How to Listen

During such a hard life experience, reliable and trustworthy friends are one of the most important things a teen who has lost their parent will need. As a fundamental part of your friend’s support system, be sure that your friend knows that you will be there for them if they want to talk about how they feel, or even just about anything else. We all learned it in kindergarten: a good listener is attentive and kind; yet, this can be an attitude that is usually easier said than done, an attitude that can be hard to maintain over long periods of time.

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Embarrassing Mom

My mom can be completely embarrassing around my friends. Sometimes they come over, and she doesn’t know how to “play it cool” or be “one of the guys” like my dad did. Sometimes she tries to watch the football game with us like my dad did. How do I tell her that we need our space, without hurting her feelings?

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Family, Friends, and Psychologists

When things are hard, we all need somebody with whom to talk. Death is hard; there’s no getting around it. It’s a part of life that is absolutely necessary, yet incredibly troubling. When you’re close with your parents, you can go to them for advice if you have a problem. But to whom can we go to when our parents die? When bad stuff happens, a parent can comfort you. When a parent is no longer there, you can feel helpless, alone, and confused. There are other people who can talk to you, give you advice, and comfort you.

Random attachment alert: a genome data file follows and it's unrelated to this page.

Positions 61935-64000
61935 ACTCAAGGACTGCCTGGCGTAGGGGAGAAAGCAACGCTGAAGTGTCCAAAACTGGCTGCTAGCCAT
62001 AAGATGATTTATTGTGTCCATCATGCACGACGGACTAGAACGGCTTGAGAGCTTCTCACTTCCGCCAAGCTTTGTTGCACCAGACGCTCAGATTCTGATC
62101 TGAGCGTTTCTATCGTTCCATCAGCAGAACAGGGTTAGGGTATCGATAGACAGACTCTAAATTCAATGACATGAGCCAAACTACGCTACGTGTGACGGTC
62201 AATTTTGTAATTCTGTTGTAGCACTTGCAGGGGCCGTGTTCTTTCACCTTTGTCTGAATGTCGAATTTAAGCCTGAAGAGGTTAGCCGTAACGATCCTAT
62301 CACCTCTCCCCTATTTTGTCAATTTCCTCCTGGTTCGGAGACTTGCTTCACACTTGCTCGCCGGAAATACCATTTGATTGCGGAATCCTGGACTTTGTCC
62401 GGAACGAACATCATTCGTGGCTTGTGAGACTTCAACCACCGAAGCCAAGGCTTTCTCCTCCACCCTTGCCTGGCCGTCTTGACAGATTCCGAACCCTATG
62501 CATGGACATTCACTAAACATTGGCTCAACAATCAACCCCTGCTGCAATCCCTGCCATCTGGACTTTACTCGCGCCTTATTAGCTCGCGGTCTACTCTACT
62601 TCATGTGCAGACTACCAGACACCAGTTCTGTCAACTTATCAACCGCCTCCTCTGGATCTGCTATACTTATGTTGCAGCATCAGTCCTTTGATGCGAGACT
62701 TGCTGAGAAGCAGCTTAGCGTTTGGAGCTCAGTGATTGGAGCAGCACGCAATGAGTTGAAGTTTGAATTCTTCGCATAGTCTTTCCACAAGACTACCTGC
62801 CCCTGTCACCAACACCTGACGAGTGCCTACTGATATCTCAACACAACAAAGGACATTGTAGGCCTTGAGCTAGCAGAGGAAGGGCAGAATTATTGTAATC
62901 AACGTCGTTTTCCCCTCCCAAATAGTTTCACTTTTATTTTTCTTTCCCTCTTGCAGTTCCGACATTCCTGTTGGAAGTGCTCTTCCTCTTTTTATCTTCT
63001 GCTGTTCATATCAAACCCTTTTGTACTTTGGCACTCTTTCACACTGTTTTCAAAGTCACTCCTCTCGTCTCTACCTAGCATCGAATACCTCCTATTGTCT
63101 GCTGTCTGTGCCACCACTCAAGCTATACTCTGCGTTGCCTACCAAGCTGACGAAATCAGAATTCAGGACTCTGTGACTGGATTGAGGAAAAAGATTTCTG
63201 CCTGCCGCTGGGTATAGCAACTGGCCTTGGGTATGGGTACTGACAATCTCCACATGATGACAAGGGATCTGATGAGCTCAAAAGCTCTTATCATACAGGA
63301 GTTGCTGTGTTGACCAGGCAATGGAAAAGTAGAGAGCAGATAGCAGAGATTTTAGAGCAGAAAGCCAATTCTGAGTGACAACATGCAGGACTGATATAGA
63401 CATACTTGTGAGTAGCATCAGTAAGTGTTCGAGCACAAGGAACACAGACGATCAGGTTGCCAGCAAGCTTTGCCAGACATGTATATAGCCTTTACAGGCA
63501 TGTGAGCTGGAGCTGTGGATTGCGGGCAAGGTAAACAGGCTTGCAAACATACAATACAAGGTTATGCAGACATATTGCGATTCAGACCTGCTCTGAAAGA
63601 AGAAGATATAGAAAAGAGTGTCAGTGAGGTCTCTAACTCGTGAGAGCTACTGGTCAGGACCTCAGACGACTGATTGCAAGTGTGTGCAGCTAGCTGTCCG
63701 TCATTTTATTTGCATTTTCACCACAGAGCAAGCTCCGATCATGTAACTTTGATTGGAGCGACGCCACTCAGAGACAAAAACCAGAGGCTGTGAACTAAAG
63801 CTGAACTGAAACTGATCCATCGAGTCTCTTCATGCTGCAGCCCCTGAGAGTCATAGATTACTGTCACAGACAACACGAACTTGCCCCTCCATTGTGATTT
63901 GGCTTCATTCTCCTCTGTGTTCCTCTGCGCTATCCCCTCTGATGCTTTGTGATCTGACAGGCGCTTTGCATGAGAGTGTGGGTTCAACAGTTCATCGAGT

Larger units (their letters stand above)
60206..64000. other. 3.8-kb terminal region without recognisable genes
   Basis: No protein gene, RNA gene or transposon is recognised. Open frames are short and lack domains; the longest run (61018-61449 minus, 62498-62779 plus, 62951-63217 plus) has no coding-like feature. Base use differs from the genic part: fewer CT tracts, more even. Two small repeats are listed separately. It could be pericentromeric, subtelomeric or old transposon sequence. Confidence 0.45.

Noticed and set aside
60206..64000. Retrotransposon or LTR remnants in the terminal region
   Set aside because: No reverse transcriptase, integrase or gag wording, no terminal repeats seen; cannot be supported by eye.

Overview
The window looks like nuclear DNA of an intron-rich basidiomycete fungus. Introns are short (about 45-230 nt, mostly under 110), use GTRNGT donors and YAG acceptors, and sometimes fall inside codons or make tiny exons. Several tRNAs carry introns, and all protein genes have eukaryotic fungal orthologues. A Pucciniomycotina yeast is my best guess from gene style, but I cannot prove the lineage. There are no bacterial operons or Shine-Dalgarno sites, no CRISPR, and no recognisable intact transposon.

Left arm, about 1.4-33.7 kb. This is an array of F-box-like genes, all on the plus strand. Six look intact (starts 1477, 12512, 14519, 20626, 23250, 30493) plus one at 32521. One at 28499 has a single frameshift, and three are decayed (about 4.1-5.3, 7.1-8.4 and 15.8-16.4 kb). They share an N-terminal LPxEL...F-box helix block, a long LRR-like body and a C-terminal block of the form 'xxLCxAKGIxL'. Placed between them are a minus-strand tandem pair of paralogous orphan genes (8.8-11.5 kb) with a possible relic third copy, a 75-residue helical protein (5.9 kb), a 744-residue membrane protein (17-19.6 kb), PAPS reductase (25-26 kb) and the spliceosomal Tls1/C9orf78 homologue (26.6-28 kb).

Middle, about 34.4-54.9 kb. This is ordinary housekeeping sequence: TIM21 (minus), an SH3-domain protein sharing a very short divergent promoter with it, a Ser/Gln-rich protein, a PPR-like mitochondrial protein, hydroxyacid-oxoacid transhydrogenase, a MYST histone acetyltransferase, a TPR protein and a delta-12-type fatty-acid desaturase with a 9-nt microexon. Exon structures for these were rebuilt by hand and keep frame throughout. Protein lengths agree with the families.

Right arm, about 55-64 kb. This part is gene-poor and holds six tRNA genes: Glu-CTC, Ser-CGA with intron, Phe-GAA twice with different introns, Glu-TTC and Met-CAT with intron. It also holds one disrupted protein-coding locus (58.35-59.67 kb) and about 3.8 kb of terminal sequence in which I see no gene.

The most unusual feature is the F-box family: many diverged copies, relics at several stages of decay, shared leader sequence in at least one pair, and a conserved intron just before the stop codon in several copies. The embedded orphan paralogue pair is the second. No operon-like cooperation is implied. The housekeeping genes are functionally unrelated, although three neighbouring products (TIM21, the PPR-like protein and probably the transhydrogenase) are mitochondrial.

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Yelling into Pillows

When you have an especially bad day, sometimes all you want to do is scream. But, if you scream at people, you could strain your relationship with them; they may feel more distant towards you, despite their efforts to sympathize with you. You could also run the risk of being sent to a psychologist. I personally was sent to a psychologist, but I didn’t enjoy it. I learned that the best place to scream is into your pillow, not at others. Not only does the pillow not get upset, but other people in the house won’t hear!

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Triggers

There are going to be conversation topics, movies, words, songs, scents, items, and places that bring you back to the time when your parent died. These things can suddenly bring you back to a day, a week or just a moment. Whenever I smell strong cleaning products, I go back to that Tuesday night in the ICU room at Northwestern Memorial Hospital.

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